2. Physical space (waiting areas, etc.)
      Required, but can become over utilised
    3. Admin staff
      Required, but can become over utilised (will lead to increased process times)

4. How could you interpret the following graph?

Share Diagram 2 with an overview of the patients treated per weekday.

The interviewee should find out:

  • Both areas exceed their capacity sometimes (lead to delays)
  • The demand for both areas seem to have inversely proportional patient demand (busy days in consultation are quiet days in X-ray and vice versa)
  • There may be a relationship between X-rays and consultations
    1. X-rays lag consultations by one day
    2. X-rays lead consultations by one/two days

Does it seem that consultations lead to X-ray or vice versa?

The interviewee should find out:

  • X-rays consistently lag consultations by one day, but do not lead consistently.
  • There are more consultations than X-rays. X-rays should not cause more than one consultation the next day, but a consultation could cause more than one consultation the following day.

III. Market

5. How many outpatient visits will occur if operations increase by 25%?

Information that should be shared: For each operation about 1 inpatient and 6 outpatient visits are needed.

In total there would be about 1.75 m operations:

As 6 outpatient visits are needed for each operation, there will be 10,500,000 outpatient visits.

Main conclusion

The number of outpatient visits occuring will be 10.5m. The number of operations exceeds the current maximum capacity of the client. It is obvious that on the long-run the capacity will be too small.

VI. Conclusion

6. What is your recommendation to Well Being regarding the strategy?

Main conclusion

  • The additional business would exceed the capacity rather quickly.
  • As demand fluctuates it will exceed 100% of capacity on a regular basis. This will lead to many problems, as delays, lower service quality, higher costs and brand damage.
  • Capacity levels should be monitored in detail.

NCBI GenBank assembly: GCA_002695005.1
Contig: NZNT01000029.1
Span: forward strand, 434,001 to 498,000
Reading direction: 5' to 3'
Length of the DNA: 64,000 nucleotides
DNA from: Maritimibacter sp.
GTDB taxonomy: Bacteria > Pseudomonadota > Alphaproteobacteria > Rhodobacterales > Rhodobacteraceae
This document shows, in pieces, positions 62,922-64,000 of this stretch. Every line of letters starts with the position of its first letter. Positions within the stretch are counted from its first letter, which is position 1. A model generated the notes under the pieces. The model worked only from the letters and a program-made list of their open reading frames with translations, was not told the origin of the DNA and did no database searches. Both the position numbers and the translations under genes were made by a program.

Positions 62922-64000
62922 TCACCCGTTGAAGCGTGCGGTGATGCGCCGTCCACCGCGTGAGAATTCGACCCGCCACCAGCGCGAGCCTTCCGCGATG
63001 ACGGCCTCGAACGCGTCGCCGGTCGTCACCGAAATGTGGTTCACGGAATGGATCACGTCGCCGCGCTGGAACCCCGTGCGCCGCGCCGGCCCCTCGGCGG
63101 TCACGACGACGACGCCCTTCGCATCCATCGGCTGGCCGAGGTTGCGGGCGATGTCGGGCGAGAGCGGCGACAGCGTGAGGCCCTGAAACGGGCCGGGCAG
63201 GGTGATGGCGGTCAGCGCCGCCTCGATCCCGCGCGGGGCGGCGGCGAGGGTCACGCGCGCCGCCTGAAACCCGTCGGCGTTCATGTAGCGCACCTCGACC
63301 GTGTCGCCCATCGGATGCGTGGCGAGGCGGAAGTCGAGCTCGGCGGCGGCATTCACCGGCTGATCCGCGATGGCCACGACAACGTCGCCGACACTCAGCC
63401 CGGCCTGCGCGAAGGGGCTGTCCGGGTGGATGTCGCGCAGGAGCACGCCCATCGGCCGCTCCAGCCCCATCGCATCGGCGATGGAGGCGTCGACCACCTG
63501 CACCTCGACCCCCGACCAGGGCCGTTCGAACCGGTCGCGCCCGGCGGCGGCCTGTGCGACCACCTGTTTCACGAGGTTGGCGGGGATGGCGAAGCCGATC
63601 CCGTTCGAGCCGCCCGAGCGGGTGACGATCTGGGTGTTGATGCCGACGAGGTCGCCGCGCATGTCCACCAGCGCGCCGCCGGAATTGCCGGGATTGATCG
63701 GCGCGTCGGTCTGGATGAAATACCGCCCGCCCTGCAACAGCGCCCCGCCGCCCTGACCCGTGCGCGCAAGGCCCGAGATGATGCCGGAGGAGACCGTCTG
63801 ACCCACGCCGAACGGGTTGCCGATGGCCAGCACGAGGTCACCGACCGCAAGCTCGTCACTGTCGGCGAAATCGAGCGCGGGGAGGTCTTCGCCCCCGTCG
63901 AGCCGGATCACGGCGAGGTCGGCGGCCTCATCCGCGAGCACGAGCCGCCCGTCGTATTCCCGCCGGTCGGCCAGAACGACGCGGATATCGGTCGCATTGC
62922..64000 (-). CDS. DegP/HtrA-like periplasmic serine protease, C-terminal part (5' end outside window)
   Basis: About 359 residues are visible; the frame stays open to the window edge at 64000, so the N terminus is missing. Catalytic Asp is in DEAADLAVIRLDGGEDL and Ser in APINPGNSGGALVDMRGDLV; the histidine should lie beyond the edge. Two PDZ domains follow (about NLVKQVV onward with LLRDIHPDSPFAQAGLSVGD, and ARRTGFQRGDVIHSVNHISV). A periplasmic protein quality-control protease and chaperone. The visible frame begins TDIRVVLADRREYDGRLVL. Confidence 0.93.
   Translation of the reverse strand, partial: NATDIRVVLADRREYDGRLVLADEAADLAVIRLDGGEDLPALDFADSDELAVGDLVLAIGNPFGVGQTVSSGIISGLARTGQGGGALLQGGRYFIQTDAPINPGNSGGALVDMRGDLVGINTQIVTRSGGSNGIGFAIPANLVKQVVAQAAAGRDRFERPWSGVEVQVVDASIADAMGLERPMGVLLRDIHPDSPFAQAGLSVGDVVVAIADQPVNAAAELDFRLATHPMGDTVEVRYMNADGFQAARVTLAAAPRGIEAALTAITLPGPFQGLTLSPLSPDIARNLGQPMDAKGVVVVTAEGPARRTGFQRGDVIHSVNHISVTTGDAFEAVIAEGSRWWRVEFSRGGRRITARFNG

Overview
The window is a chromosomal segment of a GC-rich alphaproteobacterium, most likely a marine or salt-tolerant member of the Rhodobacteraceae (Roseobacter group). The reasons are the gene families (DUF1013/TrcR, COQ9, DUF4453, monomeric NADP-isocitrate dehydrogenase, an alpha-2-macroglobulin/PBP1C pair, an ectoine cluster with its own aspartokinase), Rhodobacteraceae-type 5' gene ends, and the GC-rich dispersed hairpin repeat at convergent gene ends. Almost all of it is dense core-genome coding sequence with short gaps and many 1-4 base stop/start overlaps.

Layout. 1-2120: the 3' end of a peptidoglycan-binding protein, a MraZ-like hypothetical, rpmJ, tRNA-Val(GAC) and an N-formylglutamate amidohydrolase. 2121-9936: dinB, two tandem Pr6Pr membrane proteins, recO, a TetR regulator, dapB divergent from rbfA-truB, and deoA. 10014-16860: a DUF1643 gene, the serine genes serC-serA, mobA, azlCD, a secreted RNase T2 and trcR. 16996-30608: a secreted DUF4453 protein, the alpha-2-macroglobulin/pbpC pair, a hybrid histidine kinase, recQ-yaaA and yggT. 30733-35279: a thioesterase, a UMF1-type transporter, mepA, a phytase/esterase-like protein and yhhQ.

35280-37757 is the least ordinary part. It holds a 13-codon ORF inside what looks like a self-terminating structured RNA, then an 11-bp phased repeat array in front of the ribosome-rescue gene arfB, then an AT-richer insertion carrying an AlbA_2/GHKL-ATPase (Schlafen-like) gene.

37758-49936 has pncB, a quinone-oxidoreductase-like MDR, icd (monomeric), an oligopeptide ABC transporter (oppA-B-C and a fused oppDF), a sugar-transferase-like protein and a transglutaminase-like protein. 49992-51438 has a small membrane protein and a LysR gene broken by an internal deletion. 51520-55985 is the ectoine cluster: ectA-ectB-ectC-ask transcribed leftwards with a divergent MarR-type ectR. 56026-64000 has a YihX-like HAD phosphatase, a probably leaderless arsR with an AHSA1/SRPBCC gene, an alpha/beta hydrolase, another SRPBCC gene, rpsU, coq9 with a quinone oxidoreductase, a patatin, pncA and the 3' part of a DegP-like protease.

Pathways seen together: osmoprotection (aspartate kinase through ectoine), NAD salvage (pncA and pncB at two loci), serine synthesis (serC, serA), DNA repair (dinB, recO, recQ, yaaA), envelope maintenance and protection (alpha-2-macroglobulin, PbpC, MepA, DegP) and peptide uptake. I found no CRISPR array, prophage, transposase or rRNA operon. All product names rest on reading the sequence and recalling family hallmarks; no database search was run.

• Don’t take on all the contracts of NHC (e.g. half of them).
  • Add more capacity (takes time and may be costly).
  • Get more details about the revenue/costs related to the NHC contracts to determine if it would be economical to agree on them.

Schwierige Fragen

How would you minimise the time for health record processing using the current level of resources? (NHC records must be processed within 48 hours, while private ones have a limit of 24 hours)


Possible solutions:

  • NHC records are more flexible than private bills (48 hours compared to 24 hours). Therefore NHC bills can be handled on less busy days.
  • Consultation and X-ray records are similar. Therefore it would make sense to merge the two departments into one record system and as a result get rid of the capacity problem.
  • Introduce IT-automated electronic health records.
  • Prepare health records for outpatients beforehand. This can unfortunately not be done for X-rays as future X-rays are just known the day before when the appointment is booked.

More questions to be added by you, interviewer!

At the end of the case, you will have the opportunity to suggest challenging questions about this case (to be asked for instance if the next interviewees solve the case very fast).

Verwandte Consulting-Fragen

Two frameworks here: 4 Ps (= price, place, product, promotion), or the Ansoff Matrix (grow with existing or new products in existing or new markets). Both are quite MECE. Word of caution however --... (mehr)

Bisher beste Antwort von 3 Antworten:
McKinsey / Accenture / More than 300 real MBB cases / Collected all Big 3 offers / Harvard Business School

Hi, Focus on the most common industries in the followingpriority (sorted by probability of geting a case): 1-retail and CPG; 2-airlines; 3-Telecom; 4-banking; 5-natural resources; 6-tech There a... (mehr)

Before capacity expansion I would consider comparing demand versus our bottleneck, whereby the focus would be to improve that slowest bottleneck (by e.g. installing a quality assurance control point b... (mehr)

Bisher beste Antwort von 3 Antworten:
Sara
Experte
MBA Candidate at INSEAD / Ex McKinsey / Here to guide you from your very first steps

Dear Kevin, Your objectives are - to make the transition between the two frameworks fluent - to facilitate your work by gathering before information that will be useful later At this scope... (mehr)

Hi TFP, I don't see much how you wanna tackle this question by just dropping a framework like that. I think it something really case/context-specific. So, regarding a general metholodology, here... (mehr)

Verwandte BootCamp-Artikel

The Value Chain

The Value Chain - as e.g. by Porter - is a classic framework to structure the activities of a business and add value to products by transforming resources.

3 Kommentar(e)

CAGR - Compounded Annual Growth Rate - CAGR

The Compounded Annual Growth Rate (CAGR) Is a theoretical steady growth rate over a specific amount of time, not the average of the Y-o-Y growth rates. It can mask sub-trends within the period

5 Kommentar(e)

Growth Strategy

Growth questions are among the most common questions in consulting case interviews: gather the necessary Information about volume and price to find the best growth lever

5 Kommentar(e)
4.3 (734 Bewertungen)
4.3 5 734
Case-Exhibits